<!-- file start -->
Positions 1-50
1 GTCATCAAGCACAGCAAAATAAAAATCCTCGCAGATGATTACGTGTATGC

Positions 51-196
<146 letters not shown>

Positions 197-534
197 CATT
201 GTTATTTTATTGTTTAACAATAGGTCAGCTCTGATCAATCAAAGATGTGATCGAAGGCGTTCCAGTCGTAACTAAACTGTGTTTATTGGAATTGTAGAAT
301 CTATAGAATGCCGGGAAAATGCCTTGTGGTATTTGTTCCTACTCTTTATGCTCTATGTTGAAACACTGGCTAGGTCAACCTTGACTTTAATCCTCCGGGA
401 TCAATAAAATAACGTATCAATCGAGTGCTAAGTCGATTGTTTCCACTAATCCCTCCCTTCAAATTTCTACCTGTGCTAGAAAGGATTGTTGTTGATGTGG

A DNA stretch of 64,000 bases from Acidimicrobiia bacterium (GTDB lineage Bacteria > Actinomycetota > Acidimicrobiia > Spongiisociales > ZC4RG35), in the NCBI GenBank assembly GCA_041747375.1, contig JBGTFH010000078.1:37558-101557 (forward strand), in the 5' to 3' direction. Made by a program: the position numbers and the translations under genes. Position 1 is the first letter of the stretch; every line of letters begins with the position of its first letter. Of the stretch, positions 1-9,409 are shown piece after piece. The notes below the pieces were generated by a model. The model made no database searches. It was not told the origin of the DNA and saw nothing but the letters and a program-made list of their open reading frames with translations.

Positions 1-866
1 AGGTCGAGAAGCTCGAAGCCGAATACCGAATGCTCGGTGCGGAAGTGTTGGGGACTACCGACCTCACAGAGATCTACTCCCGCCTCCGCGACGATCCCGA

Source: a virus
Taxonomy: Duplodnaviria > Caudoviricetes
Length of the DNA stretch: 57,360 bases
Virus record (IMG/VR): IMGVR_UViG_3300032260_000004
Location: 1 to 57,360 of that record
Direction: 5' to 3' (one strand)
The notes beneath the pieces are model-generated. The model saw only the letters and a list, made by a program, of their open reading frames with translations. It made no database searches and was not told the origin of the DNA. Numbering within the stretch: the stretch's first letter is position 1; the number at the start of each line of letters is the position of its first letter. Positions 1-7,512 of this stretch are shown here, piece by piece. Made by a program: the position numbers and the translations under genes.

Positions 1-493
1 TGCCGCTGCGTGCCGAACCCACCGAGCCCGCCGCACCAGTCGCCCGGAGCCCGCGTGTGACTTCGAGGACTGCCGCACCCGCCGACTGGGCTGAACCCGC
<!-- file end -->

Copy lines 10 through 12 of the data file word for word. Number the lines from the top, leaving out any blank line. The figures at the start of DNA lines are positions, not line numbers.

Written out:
A DNA stretch of 64,000 bases from Acidimicrobiia bacterium (GTDB lineage Bacteria > Actinomycetota > Acidimicrobiia > Spongiisociales > ZC4RG35), in the NCBI GenBank assembly GCA_041747375.1, contig JBGTFH010000078.1:37558-101557 (forward strand), in the 5' to 3' direction. Made by a program: the position numbers and the translations under genes. Position 1 is the first letter of the stretch; every line of letters begins with the position of its first letter. Of the stretch, positions 1-9,409 are shown piece after piece. The notes below the pieces were generated by a model. The model made no database searches. It was not told the origin of the DNA and saw nothing but the letters and a program-made list of their open reading frames with translations.

Positions 1-866
1 AGGTCGAGAAGCTCGAAGCCGAATACCGAATGCTCGGTGCGGAAGTGTTGGGGACTACCGACCTCACAGAGATCTACTCCCGCCTCCGCGACGATCCCGA